Can biomass supply meet the demands of bioenergy with carbon capture and storage (BECCS)?

Michael B. Jones* (Corresponding Author), Fabrizio Albanito

*Corresponding author for this work

Research output: Contribution to journalArticle

Abstract

To reach the reduced carbon emission targets proposed by the Paris agreement, one of the widely proposed decarbonizing strategies, referred to as negative emissions technologies (NETs), is the production and combustion of bioenergy crops in conjunction with carbon capture and storage (BECCS). However, concerns have been increasingly raised that relying on the potential of BECCS to achieve negative emissions could result in delayed reductions in gross CO2 emissions, with consequent high risk of overshooting global temperature targets. We focus on two particular issues: the carbon efficiency and payback time of bioenergy use in BECCS and the potential constraints on the supply of bioenergy. The simplistic vision of BECCS is that 1 tonne of CO2 captured in the growth of biomass equates to 1 tonne of CO2 sequestered geologically, but this cannot be the case as CO2 is emitted by variable amounts during the lifecycle from crop establishment to sequestration below ground in geological formations. The deployment of BECCS is ultimately reliant on the availability of sufficient, sustainably sourced, biomass. The two most important factors determining this supply are land availability and land productivity. The upper bounds of the area estimates required correspond to more than the world's harvested land for cereal production. To achieve these estimates of biomass availability requires the rapid evolution of a multitude of technological, social, political and economic factors. Here, we question whether, because of the limited sustainable supply of biomass, BECCS should continue to be considered the dominant NET in IPCC and other scenarios achieving the Paris targets, or should it be deemed no longer fit for purpose?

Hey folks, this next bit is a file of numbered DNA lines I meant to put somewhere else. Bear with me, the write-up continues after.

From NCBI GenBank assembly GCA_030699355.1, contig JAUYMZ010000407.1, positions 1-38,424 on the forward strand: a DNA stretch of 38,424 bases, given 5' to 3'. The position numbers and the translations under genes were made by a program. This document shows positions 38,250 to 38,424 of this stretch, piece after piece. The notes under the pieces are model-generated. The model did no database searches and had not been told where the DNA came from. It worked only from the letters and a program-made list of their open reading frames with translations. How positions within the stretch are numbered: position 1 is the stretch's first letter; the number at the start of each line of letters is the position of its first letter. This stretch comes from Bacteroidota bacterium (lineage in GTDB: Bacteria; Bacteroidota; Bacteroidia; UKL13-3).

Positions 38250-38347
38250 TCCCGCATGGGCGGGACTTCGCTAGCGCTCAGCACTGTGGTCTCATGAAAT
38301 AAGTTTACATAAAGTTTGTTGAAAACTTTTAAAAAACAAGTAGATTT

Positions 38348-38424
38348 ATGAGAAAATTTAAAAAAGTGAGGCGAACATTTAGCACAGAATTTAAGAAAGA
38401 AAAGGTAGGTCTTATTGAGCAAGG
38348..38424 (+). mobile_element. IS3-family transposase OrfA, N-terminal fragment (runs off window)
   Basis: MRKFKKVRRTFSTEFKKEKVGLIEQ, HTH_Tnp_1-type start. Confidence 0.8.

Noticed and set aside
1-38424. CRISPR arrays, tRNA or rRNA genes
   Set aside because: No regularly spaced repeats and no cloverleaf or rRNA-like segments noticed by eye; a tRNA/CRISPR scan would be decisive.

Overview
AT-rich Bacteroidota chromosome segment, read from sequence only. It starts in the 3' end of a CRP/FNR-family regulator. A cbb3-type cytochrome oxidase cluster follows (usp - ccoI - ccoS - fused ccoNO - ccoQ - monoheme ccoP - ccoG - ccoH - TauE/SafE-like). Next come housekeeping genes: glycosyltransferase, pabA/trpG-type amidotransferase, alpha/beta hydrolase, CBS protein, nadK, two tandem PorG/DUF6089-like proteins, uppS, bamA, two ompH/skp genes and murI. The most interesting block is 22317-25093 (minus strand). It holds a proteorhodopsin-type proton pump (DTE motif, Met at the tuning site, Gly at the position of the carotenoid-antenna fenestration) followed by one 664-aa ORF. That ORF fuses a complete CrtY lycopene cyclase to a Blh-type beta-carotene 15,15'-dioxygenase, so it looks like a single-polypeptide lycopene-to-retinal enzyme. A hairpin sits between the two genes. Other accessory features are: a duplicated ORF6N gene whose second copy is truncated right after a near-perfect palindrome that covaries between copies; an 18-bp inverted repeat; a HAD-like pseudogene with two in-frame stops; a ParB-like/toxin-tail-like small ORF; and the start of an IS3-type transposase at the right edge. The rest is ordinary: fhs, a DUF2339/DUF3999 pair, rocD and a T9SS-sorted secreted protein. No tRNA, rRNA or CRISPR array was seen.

Original languageEnglish
Number of pages20
JournalGlobal Change Biology
Early online date20 Aug 2020
DOIs
Publication statusE-pub ahead of print - 20 Aug 2020

Keywords

  • bioenergy crops
  • biomass supply
  • carbon sequestration
  • climate change mitigation
  • negative emissions
  • ENERGY
  • NEGATIVE EMISSIONS
  • CROPS
  • FUEL
  • LAND
  • FOREST

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